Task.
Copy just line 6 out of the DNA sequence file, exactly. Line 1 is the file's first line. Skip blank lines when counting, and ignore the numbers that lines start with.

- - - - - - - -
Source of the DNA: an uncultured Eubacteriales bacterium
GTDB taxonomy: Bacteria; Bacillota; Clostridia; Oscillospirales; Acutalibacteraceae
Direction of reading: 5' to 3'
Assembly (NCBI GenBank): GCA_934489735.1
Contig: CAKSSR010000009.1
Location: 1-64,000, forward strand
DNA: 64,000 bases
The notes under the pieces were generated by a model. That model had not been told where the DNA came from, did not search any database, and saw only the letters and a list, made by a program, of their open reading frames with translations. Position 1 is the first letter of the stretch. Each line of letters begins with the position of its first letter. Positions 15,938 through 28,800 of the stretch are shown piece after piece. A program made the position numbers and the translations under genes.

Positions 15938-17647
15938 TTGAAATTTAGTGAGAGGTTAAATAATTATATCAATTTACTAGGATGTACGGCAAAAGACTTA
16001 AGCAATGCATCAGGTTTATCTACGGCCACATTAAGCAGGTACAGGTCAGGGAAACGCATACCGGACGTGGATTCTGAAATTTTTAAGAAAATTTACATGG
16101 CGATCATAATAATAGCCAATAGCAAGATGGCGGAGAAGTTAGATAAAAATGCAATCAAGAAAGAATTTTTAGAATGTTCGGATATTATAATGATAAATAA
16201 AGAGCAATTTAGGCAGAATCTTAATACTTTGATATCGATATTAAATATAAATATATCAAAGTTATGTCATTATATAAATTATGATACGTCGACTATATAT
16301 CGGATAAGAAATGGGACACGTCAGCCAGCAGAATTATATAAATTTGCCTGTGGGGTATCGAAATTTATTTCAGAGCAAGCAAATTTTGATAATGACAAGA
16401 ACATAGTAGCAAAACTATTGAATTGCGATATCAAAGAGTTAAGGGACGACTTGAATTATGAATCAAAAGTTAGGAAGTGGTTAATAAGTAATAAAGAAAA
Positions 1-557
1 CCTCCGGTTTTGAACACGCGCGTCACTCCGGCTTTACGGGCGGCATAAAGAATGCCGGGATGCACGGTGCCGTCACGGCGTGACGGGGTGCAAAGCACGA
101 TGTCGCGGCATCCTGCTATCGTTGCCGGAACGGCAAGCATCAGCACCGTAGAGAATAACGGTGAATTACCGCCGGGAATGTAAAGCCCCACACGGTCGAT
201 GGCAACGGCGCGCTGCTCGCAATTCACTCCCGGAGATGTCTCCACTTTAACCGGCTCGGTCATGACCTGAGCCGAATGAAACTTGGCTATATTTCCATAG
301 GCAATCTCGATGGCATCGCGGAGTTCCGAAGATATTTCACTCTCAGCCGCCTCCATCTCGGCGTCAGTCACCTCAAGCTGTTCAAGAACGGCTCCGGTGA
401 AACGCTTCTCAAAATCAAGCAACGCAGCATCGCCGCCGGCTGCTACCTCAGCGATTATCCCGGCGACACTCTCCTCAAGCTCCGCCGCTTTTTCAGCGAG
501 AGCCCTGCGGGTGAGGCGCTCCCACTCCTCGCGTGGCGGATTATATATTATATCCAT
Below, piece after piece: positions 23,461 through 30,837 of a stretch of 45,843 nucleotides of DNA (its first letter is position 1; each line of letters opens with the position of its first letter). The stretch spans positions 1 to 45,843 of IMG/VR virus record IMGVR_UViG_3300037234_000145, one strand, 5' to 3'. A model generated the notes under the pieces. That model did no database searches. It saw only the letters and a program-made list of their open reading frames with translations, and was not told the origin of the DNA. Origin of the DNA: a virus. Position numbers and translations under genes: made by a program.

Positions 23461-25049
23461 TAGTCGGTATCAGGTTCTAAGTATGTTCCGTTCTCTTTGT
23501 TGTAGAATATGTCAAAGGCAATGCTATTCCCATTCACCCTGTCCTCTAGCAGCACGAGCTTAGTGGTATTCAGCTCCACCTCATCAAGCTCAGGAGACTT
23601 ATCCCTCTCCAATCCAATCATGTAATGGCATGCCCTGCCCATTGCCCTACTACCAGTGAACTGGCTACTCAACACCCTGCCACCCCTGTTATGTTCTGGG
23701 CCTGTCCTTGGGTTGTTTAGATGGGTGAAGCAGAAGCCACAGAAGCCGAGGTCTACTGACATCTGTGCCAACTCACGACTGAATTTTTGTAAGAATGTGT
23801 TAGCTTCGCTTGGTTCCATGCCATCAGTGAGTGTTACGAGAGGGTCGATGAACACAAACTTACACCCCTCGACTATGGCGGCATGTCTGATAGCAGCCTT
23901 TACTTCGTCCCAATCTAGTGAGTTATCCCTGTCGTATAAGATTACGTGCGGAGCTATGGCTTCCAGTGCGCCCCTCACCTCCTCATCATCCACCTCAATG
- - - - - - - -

Location: 1-64,000, forward strand